By Glenn Wallis

Is it just me, or does American x-buddhism resemble Corporate America more and more with every passing day? Slick websites touting cutting-edge technology (in the service of The Dharma, of course). Packaging of meditation as a means, like deodorant and fresh breath, to increase happiness and effectiveness. Buddhist community as product: something to be had at a price—liking, joining, registering, signing up, paying. Most of all, the promise of something continually NEW AND IMPROVED!

Perusing the bodhiblogosphere, I can’t help but wonder whether this identification is intentional. The corporate world, after all, presents sterling examples of sprawling social influence and huge profit margins. So, why not mimic it? Is that the case here? Are our x-buddhist entrepreneurs consciously imitating their American capitalist masters for the obvious reasons?

Or is it a case of unconscious identification? A major activity of all varieties of American x-buddhism is to bemoan the debilitating stress caused in no small part by the role played by Corporate America in our society. How curious, then, to observe x-buddhism mimicking the corporate daddy. Or is this to be expected? Freud observed a tendency in his patients to punish themselves “in a hysterical fashion” after the death of a parent, and to do so, crucially, “with the same state [of sickness]” suffered by the parent.

Come to think of it, another way of viewing the x-buddhist tendency toward the censorship and intolerance—known in x-buddhist circles as “right speech”—is in light of this movement toward corporate clubbiness. Try an experiment. I suppose you’ve had to deal directly with organizations like Verizon or Facebook concerning some grievance. Do the same with some x-buddhist online teacher or organization. I predict that everything will be nice and chummy for a while—until the critical nature of your interaction sinks in. Then you will meet the cold, distant, and controlling core that lies beneath the compassionate façade of these x-buddhist hucksters.

Anyway, think about it, will you? Collect your own examples and comparisons. Here’s the email that got me thinking about it. As you’ll see, it’s from an intelligent and discerning reader.

Help! Am I grossly under-caffeinated (quite possible) or has Buddhism in American just taken a lame turn? Have you seen Buddhist Geek’s new online enterprise, a private by application community?

I went to post it on my newspage with minimal commentary but lapsed into the rant below instead. Is this common in other online spaces? Do you have a different, more positive impression? Please share, I feel like a mean-spirited grouch!


If I wanted to be in an exclusive in-club, I’d have joined a sorority in college. Oh wait, after a fit of open-mindedness, I eventually did – and then later quit in dismay.

I quite enjoy the Buddhist Geeks podcasts and appreciate the comprehensive and interesting contributions this group has offered to people thinking about the intersection of meditation, Buddhism, and American culture. But I can’t stomach this. A forum by application? Followed by a membership invitation and yet-to-be-disclosed dues? Is everyone offered an invitation following the one-month trial period, or is there a secret vote by BG leadership? Can they blackball a wannabe member for their unpalatable positions or rhetorical style? Irregular practice? What about sleeping with an ex-girlfriend? Is there a secret point system or a BG prep course offered by Kaplan? If I attend certain retreats and slip in the right Buddhist jargon, will that help my application? Once in, do I get similar authority to silence or include people that ruffle or flatter my own feathers? Will members receive exclusive access to mixers with geeks of other contemplative persuasions? When do I learn the handshake?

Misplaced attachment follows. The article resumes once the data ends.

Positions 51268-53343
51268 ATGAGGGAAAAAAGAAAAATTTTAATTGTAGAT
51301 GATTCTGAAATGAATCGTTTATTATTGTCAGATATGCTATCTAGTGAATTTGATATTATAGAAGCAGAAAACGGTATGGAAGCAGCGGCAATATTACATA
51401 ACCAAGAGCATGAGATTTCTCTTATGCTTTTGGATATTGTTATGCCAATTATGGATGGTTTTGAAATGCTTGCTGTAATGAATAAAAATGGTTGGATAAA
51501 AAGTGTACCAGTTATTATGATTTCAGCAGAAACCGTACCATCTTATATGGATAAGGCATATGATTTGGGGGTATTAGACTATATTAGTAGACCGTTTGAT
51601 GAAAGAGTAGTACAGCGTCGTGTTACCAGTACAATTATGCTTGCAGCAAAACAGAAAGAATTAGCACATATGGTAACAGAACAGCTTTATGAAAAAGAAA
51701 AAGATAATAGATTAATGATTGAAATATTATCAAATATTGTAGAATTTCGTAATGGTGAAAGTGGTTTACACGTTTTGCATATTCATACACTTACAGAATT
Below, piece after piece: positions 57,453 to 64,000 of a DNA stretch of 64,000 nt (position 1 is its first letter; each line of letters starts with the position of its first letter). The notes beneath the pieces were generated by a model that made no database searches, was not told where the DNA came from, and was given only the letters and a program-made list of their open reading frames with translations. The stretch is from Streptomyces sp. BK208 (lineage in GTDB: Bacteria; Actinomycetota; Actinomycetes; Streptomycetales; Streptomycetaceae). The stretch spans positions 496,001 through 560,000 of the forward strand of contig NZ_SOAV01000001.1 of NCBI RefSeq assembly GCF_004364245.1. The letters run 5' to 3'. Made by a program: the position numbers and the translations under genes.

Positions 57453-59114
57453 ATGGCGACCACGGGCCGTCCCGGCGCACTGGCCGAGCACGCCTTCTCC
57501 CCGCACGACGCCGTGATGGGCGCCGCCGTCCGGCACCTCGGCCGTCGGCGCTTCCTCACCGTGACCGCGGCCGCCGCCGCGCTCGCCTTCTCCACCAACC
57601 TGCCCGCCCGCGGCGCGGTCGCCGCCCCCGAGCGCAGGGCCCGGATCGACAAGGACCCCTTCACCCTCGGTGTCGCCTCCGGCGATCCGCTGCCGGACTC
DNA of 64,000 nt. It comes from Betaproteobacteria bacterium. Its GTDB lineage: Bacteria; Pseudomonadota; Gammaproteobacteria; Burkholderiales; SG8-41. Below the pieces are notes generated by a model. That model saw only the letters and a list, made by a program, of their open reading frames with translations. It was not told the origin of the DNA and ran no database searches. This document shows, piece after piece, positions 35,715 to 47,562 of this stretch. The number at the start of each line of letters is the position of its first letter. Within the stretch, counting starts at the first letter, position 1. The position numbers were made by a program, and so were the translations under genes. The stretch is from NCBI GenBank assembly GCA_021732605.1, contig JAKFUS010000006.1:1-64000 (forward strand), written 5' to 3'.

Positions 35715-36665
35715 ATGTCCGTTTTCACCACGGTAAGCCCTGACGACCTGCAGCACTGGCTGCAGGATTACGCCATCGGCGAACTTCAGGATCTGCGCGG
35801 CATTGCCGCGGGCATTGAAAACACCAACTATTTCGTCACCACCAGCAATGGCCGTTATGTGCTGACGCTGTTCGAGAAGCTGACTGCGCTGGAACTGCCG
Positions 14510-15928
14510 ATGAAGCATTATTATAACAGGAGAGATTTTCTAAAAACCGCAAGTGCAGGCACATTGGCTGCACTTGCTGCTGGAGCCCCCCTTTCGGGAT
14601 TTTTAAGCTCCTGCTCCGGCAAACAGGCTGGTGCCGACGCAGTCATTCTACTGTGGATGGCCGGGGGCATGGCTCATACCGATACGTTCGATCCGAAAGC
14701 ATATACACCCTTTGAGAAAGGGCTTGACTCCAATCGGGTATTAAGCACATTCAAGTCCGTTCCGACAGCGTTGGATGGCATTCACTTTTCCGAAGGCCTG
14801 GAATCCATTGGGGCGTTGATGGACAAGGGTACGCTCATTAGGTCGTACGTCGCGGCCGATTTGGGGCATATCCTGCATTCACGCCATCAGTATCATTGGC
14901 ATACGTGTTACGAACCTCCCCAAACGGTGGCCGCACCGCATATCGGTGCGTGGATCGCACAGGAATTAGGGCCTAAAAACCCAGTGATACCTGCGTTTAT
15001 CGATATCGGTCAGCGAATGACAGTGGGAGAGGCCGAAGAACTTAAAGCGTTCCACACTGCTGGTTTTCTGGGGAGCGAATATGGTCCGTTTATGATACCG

One of the primary social and intellectual advantages of online discourse is its accessibility. Humility, creativity, and critical thinking and analysis are undermined, not fostered, by exclusivity and top-down policing of conversation. The website claims it’s a new space to “connect, practice, and learn,” and continues, “Think of it as the conversations that have been happening in the Podcast and at the Conference, but opened up to geeks everywhere. We’d love for you to join us.” But the private infrastructure suggests what is really meant might be: “Think – but not too hard or too differently or without dollars attached, or we don’t actually love for you to join us. We want to connect, practice, and learn from geeks just like us.”

I don’t actually imagine the intention of the BG creators is elitism. I suspect their ambitions are much simpler: financial growth or sustainability. Such practical concerns don’t offend me. BG offers a resource many find valuable. Everyone has to pay the bills, and few services are free. But I have a lot more respect for an organization that suggests dana or requests paying for a podcast download than one that requests paying for community access in a false spirit of camaraderie. Say it like it is. Isn’t that kind of transparency what all the time spent on the cushion is supposed to encourage? Grumblings about McMindfulness and the commercialization of meditation are already audible. Welcome to what appears to be its latest, greatest permutation. Delta Delta Delta, can I help ya help ya help ya? NO.

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